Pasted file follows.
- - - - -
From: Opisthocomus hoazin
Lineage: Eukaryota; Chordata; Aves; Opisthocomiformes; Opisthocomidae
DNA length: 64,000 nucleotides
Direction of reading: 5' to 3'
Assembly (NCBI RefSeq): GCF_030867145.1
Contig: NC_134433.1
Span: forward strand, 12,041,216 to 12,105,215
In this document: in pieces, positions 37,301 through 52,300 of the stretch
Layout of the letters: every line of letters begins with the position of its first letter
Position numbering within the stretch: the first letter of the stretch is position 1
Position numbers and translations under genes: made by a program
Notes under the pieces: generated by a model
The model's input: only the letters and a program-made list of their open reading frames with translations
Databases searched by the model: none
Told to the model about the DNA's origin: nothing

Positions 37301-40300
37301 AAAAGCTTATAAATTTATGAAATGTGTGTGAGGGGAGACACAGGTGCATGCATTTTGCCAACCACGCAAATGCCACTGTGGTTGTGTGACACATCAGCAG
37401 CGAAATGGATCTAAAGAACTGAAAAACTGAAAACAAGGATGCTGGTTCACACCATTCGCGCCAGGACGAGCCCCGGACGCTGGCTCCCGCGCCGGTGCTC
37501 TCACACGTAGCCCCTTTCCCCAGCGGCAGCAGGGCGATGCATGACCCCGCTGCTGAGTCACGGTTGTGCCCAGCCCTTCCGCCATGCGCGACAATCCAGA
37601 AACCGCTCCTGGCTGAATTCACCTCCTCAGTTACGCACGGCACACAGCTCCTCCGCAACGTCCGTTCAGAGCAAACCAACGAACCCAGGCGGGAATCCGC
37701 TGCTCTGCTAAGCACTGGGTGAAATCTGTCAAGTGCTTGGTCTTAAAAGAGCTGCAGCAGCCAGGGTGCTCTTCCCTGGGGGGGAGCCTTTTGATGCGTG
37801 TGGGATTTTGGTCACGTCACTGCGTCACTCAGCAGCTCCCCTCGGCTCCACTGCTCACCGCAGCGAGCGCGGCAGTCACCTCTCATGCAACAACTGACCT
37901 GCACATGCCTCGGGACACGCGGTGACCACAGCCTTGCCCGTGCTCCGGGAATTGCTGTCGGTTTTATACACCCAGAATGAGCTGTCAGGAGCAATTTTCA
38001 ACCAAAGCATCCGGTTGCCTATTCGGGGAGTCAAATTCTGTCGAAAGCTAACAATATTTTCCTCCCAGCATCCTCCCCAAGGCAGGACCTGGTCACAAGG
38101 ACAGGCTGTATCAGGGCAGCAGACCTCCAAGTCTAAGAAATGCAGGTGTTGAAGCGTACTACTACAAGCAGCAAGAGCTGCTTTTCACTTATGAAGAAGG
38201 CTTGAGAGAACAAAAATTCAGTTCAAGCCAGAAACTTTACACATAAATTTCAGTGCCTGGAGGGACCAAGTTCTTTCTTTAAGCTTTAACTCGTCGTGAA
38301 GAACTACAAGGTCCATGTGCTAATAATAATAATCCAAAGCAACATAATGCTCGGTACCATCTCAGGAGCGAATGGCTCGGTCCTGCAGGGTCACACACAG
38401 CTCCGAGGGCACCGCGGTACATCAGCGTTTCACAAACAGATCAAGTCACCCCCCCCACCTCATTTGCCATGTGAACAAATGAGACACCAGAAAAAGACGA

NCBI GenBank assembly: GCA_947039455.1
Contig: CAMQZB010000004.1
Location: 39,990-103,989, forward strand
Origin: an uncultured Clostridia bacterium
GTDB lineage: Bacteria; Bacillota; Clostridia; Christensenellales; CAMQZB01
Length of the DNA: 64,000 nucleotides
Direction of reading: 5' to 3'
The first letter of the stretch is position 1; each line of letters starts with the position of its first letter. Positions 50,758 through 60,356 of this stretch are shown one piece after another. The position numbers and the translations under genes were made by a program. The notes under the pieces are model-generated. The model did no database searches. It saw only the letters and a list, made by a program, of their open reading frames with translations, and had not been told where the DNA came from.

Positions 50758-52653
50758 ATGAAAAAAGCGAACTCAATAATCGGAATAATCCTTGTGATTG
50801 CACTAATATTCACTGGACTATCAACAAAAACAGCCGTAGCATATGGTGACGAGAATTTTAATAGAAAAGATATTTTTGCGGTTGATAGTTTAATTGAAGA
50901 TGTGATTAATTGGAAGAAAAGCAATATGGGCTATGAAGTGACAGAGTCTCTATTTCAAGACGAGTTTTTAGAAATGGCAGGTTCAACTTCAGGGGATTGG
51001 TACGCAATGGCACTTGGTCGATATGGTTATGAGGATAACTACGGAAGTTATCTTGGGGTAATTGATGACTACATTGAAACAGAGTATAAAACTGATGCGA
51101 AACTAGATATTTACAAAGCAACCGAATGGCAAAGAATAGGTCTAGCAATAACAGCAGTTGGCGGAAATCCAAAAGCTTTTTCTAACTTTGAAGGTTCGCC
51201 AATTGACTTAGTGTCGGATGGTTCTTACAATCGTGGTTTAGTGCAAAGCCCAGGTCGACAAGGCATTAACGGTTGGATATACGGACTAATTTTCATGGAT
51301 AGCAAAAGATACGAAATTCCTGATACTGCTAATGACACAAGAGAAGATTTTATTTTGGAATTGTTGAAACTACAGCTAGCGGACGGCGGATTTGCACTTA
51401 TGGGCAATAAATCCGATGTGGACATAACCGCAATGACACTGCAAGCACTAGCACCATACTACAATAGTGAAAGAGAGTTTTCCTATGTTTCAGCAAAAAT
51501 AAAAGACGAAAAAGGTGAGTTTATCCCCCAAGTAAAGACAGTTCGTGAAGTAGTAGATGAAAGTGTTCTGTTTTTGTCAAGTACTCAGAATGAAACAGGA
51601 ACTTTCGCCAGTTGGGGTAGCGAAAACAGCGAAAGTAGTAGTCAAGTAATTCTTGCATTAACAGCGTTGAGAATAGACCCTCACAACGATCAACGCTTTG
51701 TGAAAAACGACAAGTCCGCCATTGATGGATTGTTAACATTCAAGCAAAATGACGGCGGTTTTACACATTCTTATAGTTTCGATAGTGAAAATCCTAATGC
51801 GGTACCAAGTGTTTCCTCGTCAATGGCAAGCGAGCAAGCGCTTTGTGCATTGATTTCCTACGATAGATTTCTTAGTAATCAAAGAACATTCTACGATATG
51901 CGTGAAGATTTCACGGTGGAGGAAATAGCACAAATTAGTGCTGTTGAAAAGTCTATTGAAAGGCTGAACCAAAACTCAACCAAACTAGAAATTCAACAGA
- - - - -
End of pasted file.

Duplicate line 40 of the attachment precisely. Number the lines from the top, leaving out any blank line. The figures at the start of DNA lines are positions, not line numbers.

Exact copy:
50901 TGTGATTAATTGGAAGAAAAGCAATATGGGCTATGAAGTGACAGAGTCTCTATTTCAAGACGAGTTTTTAGAAATGGCAGGTTCAACTTCAGGGGATTGG